There has been an eternal battle for many years as to whether St Louis is the birthplace of RnB, with folk pitting St Louis against Memphis. Most of the evidence is in favour of Memphis but there’s little doubt that local communities including East St. Louis helped to create the Blues offshoots of Boogie-Woogie and Rhythm & Blues.
With most doors of society still closed to them, a lot of very talented African Americans turned to making music for a living.
St Louis was the wealthiest city on the Mississippi River also known by those in the know as the musical conveyor belt. As such, it employed a huge number of Black Jazz, Blues, Boogie Woogie and other musicians in nightclubs during WWII. The style of music known as Ragtime also became popular in St. Louis around 1900. This evolved into Jazz by 1946, a revolutionary period when some straaile Turner, is actually an R&B record. Sun Records purposely didn’t put Jackie Brenston’s picture on the front cover in order that they could sell it to white record stores. They also managed to convince white radio stations to play it.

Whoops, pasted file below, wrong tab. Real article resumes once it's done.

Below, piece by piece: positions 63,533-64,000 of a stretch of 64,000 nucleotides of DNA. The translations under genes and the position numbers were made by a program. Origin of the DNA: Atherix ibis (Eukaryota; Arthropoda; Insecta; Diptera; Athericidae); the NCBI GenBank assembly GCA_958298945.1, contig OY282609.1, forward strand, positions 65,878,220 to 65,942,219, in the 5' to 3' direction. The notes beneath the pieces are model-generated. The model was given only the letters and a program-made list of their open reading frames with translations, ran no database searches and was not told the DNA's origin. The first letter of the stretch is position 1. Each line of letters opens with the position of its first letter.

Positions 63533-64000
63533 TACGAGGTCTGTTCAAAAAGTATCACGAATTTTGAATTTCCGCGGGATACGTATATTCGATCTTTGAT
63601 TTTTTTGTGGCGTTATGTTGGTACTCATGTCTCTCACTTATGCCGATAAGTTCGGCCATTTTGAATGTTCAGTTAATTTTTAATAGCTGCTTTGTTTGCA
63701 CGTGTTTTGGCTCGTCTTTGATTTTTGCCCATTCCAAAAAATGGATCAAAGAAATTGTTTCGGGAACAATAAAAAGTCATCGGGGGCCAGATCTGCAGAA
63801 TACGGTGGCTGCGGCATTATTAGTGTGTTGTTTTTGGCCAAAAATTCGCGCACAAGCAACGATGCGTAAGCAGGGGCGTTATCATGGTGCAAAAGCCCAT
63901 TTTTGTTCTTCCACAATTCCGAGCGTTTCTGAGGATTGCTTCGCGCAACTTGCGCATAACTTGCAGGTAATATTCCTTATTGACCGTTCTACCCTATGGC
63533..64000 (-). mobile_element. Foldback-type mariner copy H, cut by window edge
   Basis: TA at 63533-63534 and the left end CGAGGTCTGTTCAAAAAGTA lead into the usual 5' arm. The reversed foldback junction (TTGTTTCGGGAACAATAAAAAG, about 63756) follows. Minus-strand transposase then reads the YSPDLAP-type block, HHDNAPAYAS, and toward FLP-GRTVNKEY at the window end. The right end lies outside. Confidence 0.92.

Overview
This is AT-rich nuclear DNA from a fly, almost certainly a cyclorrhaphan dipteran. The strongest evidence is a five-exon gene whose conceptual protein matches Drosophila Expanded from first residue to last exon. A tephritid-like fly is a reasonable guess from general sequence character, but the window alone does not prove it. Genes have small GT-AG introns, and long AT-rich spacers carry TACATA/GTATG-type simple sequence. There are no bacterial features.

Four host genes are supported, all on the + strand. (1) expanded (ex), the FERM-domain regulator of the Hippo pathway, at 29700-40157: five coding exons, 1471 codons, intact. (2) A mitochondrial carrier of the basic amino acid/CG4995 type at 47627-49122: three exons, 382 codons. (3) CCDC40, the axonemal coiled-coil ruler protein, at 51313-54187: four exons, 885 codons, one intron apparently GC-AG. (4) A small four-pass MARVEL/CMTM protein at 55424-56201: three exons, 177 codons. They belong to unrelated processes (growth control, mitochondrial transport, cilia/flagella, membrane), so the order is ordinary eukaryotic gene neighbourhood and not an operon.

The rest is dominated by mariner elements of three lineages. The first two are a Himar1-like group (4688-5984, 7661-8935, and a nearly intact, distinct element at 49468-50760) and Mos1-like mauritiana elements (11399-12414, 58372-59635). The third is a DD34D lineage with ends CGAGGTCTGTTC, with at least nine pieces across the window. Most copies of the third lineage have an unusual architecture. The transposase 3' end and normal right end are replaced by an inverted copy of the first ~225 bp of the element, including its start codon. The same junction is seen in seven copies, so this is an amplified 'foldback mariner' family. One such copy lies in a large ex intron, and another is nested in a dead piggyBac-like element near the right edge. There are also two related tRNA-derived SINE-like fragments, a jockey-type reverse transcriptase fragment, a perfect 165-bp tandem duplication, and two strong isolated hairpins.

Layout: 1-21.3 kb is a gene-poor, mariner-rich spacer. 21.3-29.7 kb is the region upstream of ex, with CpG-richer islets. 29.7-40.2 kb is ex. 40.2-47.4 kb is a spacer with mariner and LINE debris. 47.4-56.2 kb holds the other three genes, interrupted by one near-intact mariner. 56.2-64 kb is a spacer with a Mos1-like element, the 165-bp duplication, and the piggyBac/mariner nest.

When Alan Freed, a white radio DJ in Cleveland, heard that song, he promoted them to his predominantly white audience as “Rock n’ Roll”. Despite being a black slang term for sex Sun Records and similar record labels quickly latched on to Freed’s marketing of term “Rock n’ Roll” term which has continued to this day.
Even popular R&B hits sold under 100,000 copies but with Rock n Roll, the numbers were much more. The little known fact was that this sound. In fact, came from St. Louis nightclubs, makes a very strong case for St Louis, therefore, being the “Birthplace of RnB.”
As the years passed and Rock n’ Roll became more and more popular many people just assumed it was white music. The real history is so much more interesting and diverse.